Printing has come a long way since the days of Johannes Gutenberg and his famous press. Nowadays, we are printing plaster casts for broken bones, replacement parts for space stations and now, a new study shows us that we are well on our way to be able to print human organs. This version of printing, called bioprinting, aims to use pluripotent stem cells or stem cell derivatives as the “ink” to form complex 3D cellular structures which may be used in disease modeling, drug testing, and ultimately, organ transplants.
One problem with bioprinting is the unavoidable stress that the cells endure during the process; stress which could affect survival, function, and differentiation potential. Now researchers from the laboratory of Wenmiao Shu (Heriot-Watt University, Edinburgh, Scotland) have studied the effects of valve-based bioprinting on human pluripotent stem cell and cells undergoing differentiation towards hepatocyte-like cells (HLCs), in the hope of generating 3D liver organ structures.
Their exciting new study, using an improved cell-printing platform, found that:
- Short nozzle length and optimized pressure settings permitted the survival of bioprinted cells
- 2D bioprinting of human pluripotent stem cells (both embryonic and induced pluripotent) did not change their viability or pluripotency.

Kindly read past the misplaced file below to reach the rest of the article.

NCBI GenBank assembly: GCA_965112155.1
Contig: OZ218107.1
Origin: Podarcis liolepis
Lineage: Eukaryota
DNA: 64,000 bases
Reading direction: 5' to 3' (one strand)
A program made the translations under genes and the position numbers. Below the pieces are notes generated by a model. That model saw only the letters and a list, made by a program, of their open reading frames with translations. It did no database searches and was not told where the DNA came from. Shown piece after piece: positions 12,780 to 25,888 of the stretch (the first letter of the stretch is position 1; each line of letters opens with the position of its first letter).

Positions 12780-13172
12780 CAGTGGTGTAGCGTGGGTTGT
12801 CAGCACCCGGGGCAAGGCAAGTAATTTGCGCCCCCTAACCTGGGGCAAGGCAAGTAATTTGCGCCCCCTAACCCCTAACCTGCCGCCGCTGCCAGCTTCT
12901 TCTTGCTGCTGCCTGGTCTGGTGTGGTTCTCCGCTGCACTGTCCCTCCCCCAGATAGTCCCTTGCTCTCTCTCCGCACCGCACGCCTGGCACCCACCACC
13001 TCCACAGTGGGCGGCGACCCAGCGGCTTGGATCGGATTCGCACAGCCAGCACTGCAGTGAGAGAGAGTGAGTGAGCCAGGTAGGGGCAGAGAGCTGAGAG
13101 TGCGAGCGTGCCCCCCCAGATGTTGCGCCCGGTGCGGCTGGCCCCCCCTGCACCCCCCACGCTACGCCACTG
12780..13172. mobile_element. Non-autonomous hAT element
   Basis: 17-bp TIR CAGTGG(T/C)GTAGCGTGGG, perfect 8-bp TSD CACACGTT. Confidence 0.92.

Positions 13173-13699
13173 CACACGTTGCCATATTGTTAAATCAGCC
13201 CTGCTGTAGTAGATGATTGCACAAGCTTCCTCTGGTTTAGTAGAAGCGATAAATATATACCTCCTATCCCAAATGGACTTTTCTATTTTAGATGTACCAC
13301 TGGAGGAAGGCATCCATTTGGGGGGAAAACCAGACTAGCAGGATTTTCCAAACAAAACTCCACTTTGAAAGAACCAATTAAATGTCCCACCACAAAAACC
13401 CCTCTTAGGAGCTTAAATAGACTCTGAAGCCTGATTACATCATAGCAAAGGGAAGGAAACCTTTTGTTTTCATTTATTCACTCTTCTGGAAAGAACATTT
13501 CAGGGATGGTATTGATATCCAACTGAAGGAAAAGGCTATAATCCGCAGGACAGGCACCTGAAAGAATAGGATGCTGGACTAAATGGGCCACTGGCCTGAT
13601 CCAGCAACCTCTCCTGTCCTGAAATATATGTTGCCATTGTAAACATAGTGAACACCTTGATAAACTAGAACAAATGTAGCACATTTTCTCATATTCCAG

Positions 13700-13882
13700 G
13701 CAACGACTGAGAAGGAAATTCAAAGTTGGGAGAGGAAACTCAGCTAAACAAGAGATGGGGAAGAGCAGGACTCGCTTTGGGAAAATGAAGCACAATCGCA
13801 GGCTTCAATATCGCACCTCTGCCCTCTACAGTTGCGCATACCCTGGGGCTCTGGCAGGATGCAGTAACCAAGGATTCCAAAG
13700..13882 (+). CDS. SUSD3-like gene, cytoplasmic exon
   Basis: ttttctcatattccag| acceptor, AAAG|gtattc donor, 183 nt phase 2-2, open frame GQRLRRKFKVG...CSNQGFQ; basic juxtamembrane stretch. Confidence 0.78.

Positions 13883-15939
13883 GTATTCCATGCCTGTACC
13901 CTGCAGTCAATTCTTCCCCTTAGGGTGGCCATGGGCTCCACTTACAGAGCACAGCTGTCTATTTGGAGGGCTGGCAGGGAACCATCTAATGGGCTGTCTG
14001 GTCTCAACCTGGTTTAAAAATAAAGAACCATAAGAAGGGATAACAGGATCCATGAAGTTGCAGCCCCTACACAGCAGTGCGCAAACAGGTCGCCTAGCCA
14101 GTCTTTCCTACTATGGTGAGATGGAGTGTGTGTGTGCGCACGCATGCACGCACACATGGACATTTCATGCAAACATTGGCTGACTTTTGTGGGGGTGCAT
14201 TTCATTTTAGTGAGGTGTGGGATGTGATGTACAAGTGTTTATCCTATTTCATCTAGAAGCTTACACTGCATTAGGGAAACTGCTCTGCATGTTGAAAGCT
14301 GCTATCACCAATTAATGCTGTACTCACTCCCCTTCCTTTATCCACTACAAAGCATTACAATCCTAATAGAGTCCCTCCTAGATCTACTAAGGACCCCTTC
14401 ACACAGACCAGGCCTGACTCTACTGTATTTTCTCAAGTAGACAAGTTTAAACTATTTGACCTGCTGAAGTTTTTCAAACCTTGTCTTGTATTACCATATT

- Bioprinting pluripotent stem cells during their directed differentiation to HLCs did not affect the ongoing differentiation process and generated 2D cultures of cells with the proper morphology and the ability to secrete albumin (like normal liver cells).
- Bioprinting cells undergoing differentiation from pluripotent stem cells into HLCs within a 3D alginate hydrogel matrix generated a viable liver structure.
- Cells within the construct survived to the end of the 23-day differentiation process and also secreted albumin.
Success! Bioprinting pluripotent stem cells and their derivatives seems to be feasible, and, therefore, this study could represent an important step towards the generation of replacement human organs. The authors hope to build upon this success and formulate an improved strategy to enhance albumin secretion and 3D organ formation.
But before you print your first organ, go ahead and print off a copy of this excellent new study – Biofabrication, 2015.